On October 5, 2017, the Patent Trial and Appeal Board (“Board”) issued a final written decision in an inter partes review proceeding filed by Neptune Generics, LLC (“Neptune”) challenging the patentability of the claims in Eli Lilly & Co.’s Patent No. 7,772,209 (“the ’209 patent”).  The Board held that Neptune failed to establish that claims

Abraxis Bioscience, developer of cancer drug Abraxane®, filed suit against Actavis in April of 2016 following its receipt of notice that Actavis sought approval of a generic form of the drug from the FDA. The notice, called a Paragraph IV Certification, represented that Actavis believed the patents covering the drug were invalid, unenforceable, or would

Post-grant review (PGR) is the least common post-issuance trial proceeding before the Patent Trial and Appeal Board (PTAB). Only 1% of petitions filed for post-issuance trial proceedings since the institution of the America Invents Act have been for PGRs, while 92% and 7% have been for inter partes review (IPR) and covered business method (CBM)

In an effort to combat pharmaceutical patent holders, several companies are now filing petitions for post-grant review on the theory that the claims are unpatentable for lacking sufficient written description and enablement. Although the number of post-grant review proceedings remains fairly small in comparison to inter-partes review proceedings, the recent increase in filings by generic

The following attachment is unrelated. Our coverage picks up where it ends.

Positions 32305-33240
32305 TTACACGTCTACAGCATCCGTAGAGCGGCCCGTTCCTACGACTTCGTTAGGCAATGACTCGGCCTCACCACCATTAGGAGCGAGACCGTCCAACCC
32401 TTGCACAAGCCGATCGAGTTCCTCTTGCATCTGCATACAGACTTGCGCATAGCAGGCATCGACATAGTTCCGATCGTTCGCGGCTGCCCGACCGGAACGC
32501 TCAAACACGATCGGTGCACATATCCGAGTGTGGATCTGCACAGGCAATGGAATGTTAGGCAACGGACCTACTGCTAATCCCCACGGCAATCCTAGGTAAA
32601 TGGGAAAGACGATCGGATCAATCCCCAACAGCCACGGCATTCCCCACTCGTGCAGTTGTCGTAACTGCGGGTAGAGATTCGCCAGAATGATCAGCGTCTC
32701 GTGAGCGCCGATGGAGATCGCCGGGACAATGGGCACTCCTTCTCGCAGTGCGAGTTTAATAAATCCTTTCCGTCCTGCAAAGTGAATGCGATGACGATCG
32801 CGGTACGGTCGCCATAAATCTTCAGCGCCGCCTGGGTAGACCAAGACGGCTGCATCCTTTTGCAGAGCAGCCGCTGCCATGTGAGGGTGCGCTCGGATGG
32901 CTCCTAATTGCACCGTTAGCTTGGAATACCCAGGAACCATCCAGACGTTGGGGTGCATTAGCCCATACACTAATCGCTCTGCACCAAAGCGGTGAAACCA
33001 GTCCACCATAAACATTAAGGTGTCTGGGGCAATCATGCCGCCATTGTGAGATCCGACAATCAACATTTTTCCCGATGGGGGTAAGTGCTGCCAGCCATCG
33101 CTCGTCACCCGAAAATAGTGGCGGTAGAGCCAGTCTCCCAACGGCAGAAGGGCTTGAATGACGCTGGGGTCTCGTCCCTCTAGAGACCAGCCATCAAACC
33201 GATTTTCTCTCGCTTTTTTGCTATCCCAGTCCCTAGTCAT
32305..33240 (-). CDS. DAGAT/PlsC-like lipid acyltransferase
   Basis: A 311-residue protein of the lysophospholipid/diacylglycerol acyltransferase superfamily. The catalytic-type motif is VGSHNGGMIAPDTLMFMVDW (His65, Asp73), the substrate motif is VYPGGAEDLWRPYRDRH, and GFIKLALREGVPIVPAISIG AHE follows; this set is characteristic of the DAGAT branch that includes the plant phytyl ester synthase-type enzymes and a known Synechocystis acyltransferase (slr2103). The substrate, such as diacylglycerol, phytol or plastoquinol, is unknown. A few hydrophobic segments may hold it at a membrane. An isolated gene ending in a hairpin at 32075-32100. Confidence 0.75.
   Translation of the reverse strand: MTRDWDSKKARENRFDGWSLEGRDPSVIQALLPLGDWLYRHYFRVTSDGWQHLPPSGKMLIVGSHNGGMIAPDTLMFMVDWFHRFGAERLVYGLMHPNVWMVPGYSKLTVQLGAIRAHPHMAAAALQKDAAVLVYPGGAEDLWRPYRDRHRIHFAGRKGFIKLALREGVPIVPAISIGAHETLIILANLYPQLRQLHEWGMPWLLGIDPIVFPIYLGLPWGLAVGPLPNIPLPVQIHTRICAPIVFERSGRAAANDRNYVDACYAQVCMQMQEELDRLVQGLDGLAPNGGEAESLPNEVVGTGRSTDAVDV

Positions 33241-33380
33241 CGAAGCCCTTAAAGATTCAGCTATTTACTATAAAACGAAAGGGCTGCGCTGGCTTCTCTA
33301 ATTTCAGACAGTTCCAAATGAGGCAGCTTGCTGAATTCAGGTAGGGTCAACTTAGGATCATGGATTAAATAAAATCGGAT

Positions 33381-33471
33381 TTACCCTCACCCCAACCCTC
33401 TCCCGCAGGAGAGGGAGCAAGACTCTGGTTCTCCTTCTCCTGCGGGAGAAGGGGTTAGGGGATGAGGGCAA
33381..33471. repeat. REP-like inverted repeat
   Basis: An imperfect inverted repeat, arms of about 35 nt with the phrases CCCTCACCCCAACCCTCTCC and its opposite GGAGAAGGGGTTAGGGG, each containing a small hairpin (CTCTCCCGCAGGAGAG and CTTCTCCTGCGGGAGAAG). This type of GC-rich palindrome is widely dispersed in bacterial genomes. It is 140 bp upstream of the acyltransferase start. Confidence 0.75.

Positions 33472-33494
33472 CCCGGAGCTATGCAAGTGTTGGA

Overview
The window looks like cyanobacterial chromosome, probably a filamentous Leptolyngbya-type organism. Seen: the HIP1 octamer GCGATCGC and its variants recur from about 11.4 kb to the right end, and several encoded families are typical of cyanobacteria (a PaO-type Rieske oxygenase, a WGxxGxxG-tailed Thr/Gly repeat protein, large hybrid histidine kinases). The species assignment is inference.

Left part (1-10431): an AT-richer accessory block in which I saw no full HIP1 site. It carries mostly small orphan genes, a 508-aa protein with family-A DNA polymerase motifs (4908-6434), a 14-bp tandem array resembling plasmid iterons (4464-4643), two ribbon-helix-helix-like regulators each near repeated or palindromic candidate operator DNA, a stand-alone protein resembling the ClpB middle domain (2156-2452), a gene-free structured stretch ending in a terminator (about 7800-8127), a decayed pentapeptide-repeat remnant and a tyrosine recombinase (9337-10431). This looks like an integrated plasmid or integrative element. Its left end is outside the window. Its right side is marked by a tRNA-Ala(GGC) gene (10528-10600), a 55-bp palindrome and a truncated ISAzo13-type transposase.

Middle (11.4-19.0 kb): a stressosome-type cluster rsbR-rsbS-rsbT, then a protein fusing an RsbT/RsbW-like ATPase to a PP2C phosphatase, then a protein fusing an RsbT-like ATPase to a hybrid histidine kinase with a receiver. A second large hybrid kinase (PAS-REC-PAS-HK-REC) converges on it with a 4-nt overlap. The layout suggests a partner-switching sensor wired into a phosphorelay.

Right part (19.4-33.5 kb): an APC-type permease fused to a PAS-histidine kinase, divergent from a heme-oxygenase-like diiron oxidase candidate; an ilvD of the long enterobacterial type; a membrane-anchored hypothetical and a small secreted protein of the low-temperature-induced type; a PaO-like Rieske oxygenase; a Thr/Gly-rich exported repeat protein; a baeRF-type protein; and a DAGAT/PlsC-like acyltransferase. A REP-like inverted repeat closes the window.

Two IPRs (IPR2016-00663 and IPR2016-00669) filed on patents asserted against Microsoft in district court have ended with victory for the tech giant in an unusual procedural turn. Claims of the two patents were cancelled as a result of adverse judgment being entered against the owner of record, Global Technologies, Inc., after the PTAB deemed that

In Coalition for Affordable Drugs VIII, LLC, v. The Trustees of the University of Pennsylvania, No. IPR2015-01835, Paper No. 56 (P.T.A.B. March 6, 2017), the PTAB concluded that despite evidence that the combinations of prior art references may have disclosed the claimed invention, an ordinary artisan would not have had a reasonable expectation of